Bitcoin Wiki:Proof of work change hard fork

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Proof of work change hard fork

Unexpectedly changing the proof of work algorithm has been suggested as a solution to ASIC manufacturing centralization (a lack of progress towards mining hardware commoditization). It is suggested that by changing the PoW existing hardware manufacturers will suffer great financial loss and this will "make room" for additional competition. In actuality, likely profits, attracts additional competition. By increasing the risk involved in making mining hardware, by showing that their R&D investments could be completely lost by a PoW change, competitors will be more discouraged to make the required investment. This document is an attempt to make these simple, and universal, economic truths clear in this particular application.

Purpose of proof of work recap

  • The purpose of proof of work is to burn electricity in a way that is as efficient as humanly possible and easily verified.
  • This shows how much cost was involved in presenting a set of transactions as valid. If that cost is high enough we can trust that the network was in agreement and that the cost of attempting an invalid transaction was also very high.
  • Because “blocks of transactions are chained together we can be more confident in older blocks that have had additional investment in electricity burn on top of them.

Problems we want to solve through an unexpected PoW change

  • The goal is to accelerate mining hardware commoditization.
  • By changing the PoW all existing investors in mining hardware would suffer financial loss.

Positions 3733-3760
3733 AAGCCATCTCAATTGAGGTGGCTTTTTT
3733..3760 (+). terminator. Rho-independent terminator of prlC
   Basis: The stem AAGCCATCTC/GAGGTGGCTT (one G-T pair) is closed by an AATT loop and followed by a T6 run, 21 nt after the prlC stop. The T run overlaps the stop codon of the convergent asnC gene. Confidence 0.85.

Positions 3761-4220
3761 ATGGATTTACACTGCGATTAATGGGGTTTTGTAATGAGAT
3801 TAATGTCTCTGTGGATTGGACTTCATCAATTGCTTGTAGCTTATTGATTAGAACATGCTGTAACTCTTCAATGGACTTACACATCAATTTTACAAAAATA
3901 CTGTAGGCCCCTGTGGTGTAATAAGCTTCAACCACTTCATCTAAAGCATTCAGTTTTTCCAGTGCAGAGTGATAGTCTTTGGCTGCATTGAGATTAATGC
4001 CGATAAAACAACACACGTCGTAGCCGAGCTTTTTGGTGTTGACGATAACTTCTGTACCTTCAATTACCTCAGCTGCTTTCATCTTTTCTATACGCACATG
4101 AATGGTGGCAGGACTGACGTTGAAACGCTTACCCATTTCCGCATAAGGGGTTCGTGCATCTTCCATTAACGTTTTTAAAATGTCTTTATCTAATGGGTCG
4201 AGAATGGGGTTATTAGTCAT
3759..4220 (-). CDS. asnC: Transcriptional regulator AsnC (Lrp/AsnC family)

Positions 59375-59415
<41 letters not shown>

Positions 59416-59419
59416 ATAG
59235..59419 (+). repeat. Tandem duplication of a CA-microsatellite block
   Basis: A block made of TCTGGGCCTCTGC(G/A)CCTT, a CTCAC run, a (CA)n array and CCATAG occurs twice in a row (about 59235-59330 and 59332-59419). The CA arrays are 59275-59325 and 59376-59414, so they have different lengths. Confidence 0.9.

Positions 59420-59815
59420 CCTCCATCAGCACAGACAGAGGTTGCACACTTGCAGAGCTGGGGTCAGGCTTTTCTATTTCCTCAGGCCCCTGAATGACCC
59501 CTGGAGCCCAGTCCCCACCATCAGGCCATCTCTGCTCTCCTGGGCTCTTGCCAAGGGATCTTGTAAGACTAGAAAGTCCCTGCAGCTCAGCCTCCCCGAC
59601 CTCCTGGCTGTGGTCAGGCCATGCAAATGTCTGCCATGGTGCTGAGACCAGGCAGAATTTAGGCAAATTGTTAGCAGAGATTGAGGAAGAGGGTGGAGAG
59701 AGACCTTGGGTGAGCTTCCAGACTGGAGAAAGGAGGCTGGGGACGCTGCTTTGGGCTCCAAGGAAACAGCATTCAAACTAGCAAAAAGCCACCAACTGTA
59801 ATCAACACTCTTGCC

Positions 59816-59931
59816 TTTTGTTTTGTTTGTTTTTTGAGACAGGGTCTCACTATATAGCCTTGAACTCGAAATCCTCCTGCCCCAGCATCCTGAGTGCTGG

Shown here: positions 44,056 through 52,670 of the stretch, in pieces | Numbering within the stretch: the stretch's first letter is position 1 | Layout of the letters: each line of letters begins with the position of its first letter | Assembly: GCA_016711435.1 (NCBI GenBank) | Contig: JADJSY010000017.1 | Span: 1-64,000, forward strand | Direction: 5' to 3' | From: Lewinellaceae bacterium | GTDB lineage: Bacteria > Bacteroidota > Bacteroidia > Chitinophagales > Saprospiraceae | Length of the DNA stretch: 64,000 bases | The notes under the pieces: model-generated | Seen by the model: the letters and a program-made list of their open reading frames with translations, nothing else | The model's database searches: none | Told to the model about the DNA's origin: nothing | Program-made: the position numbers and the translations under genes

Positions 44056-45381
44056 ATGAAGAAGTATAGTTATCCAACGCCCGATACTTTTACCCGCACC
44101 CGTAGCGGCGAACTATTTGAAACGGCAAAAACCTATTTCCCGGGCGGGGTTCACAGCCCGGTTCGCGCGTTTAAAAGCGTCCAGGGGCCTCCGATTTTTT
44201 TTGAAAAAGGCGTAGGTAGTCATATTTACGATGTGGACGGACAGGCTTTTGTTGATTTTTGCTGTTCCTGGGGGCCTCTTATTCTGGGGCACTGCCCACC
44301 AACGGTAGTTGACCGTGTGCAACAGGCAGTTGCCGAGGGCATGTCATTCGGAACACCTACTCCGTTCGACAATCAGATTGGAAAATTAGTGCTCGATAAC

• The more recent the investment the greater the loss because a recent investment would not have produced any income yet.
  • For example if someone invested 10B in a new chip design, but had not sold a single chip, that entire investment would be lost with a PoW change.
  • If someone invested 10B in in a chip design a year ago and had already earned 10B on that design, they would be at a break even.

Problems solved through an unexpected PoW change

  • Increase commoditization of ASIC hardware.
    • Hard fail. Opposite effect - less competition is the obvious result.
  • To increase the decentralization of mining. More miners spread out in more geographic locations owned and controlled by more individuals.
    • Hard fail. With less commoditization of ASICs, a greater ability for a bad actor to invest in ASICs and dominate the hash rate will not be decentralized.
  • If the PoW was changed every month we *could* get less centralization, but at the cost of being completely open to attack by anyone willing to invest in the unprofitable business of specialty hardware.

Long term counterproductive effects on ASIC manufacturing

  • Companies that were about to invest in ASIC manufacturing would realize they would have suffered a greater loss than any other potential investment had they moved sooner.
    • 100% loss on a chip design is an unusually bad outcome.
  • Anyone considering entrance into ASIC manufacturing would need to expect much higher profits than before to compensate for the risk that this would happen again.
  • Anyone considering entrance into ASIC manufacturing would need to be more capitalized in order to be able to weather another proof of work change without being financially destroyed.
  • Competition among ASIC manufacturing would be reduced - Mining hardware creation would be more centralized
  • The rapid march towards commoditization, created by competition, would be slowed.
  • Bitcoin would be more vulnerable to an attacker investing into ASIC hardware for the purpose of attacking the network.

Short term counterproductive effects on bitcoin mining

  • The amount of electricity spent at the height of human efficiency would drop to 0%. This is the hash rate that matters.
  • All existing bitcoin miners would be poorer in proportion to the newness of their equipment. Miners running equipment near end of life would be affected the least.
  • Supporters of bitcoin would need to mine using inefficient equipment.
  • An well funded attacker, such as a corrupt government, could dominate the network by making an investment in ASICs that a private company would consider to risky (unprofitable).